This beautiful woman is 92-years-old and lives in a small Ndebele village in Mpumalanga. Esther Mahlangu is an Outsider Artist, self-taught from the age of nine, who has achieved great success with her bold, colorful art reflecting traditional Ndebele culture. It’s not clear, but it seems she never went to school and can only write her name on her artwork. However, she has two honorary doctorates for her contributions to the art world. Her success was serendipitous. In 1986, researchers from France were roaming around looking for traditional art forms. One road led them to the artist’s village, where they became enthralled by Mahlangu’s uniquely painted houses. Right time, right road!  They invited her to create murals for an international contemporary art exhibition at the Magiciens de la Terre in France. Her obscurity was soon over and she quickly became a phenomenon in the Pan-African art world. Her resume is awe-inspiring. Look her up, here’s one link -

Honey Badger

  Our game driver spotted this bowlegged guy trotting down the road. He was coming straight for us, so with heart-thumping anticipation, it looked like he would walk right past us. But, dang, he eventually stopped, looked our way, sniffed the air, then turned on a dime and made a beeline for the bush where a couple of young lions were napping. The lions looked up and let him pass without so much as a muffled roar.  This badass is a Honey Badger, an animal with a reputation so fierce even lions avoid them because these little warriors go straight for the testicles. Faces and eyes are also fair game, their long claws and sharp teeth can shred skin to the bone. During my seven years in South Africa, this was only my second encounter with a Honey Badger; the first had only happened days before in The Kruger. My friend and I were sitting around a campfire one evening. Wine flowed, and the flames of the fire created a warm, safe feeling. Well, safe(ish) because the baboons that surrounded us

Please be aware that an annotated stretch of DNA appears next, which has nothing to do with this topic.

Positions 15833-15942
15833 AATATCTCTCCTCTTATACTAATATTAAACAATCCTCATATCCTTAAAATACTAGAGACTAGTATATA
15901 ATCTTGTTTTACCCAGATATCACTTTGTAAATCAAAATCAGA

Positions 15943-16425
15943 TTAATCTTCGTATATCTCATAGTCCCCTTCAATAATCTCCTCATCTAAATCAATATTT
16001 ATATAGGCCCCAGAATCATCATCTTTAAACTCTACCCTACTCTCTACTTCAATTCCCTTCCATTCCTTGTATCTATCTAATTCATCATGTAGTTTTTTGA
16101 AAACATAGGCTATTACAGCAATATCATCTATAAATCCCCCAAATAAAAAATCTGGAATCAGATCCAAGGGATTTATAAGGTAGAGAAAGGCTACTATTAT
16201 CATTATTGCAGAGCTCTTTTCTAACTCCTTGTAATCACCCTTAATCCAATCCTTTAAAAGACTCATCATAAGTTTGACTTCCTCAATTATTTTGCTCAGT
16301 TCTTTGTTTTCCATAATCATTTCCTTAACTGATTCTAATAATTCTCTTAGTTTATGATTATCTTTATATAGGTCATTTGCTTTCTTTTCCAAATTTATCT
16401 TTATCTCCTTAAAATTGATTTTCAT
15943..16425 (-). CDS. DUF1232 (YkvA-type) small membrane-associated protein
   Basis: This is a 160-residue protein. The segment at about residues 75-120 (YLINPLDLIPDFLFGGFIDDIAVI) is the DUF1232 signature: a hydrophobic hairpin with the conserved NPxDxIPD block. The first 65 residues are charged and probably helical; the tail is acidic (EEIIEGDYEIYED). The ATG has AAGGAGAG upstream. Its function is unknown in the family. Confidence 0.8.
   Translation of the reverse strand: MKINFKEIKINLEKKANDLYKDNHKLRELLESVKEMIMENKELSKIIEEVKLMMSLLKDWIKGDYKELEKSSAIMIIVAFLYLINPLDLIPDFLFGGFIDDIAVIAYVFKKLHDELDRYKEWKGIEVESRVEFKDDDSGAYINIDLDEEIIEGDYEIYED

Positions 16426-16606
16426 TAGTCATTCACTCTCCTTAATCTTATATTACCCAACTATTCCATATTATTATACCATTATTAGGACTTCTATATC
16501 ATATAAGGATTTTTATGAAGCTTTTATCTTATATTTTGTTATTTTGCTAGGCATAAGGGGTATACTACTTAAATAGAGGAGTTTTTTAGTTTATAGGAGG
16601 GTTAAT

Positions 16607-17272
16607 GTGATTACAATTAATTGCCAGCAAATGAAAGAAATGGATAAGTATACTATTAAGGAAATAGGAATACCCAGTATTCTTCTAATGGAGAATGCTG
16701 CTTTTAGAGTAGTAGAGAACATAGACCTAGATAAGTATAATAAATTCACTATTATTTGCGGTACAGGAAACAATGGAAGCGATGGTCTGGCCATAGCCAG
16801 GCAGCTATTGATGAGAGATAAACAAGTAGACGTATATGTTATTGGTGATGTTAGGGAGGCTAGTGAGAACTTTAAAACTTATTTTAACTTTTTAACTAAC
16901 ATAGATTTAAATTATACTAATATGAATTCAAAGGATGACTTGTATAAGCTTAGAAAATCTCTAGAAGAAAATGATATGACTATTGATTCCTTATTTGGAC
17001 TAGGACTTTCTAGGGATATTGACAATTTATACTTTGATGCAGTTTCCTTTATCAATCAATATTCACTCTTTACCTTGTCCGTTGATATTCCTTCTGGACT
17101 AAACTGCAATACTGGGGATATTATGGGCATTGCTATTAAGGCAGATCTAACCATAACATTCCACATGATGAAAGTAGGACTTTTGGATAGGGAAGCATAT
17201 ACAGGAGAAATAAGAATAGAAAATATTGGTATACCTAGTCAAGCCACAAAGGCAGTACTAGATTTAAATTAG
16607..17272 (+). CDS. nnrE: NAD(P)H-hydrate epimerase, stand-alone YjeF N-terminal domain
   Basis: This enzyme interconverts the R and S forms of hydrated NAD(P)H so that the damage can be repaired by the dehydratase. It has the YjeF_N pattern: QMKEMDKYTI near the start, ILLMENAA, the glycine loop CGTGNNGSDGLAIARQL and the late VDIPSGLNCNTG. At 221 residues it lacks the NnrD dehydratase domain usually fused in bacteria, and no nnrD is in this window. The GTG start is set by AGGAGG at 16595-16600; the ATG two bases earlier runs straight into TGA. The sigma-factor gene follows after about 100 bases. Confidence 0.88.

Is this giant hippopotamus mama the model for the Hungry Hungry Hippo game where four plastic hippos chomp on marbles? Or the friendly little hippo who stomps around looking for a peanut butter and jelly sandwich in the “The Hungry Hippo.” Or maybe that cute stuffed animal you bought at the zoo for the little one in your life.  I DON’T THINK SO! This female is more like the hippo that chased my son and me down the Okavango Delta in Botswana. Luckily our guide had the good sense to take us in a boat with more horsepower than hippo power.  Hippos are fierce territorialists, fast runners, especially in the water where they glide off of rocks, and they won’t be chomping on marbles if they get ahold of a trespasser traipsing around in their waters. They are huge, females weigh in at about 3000lbs, and males can weigh up to 9000lbs. These beasts have tusks and teeth and can crush a human in half. In fact, statistically, hippos kill more humans than any other animal in Sub-Saharan Africa.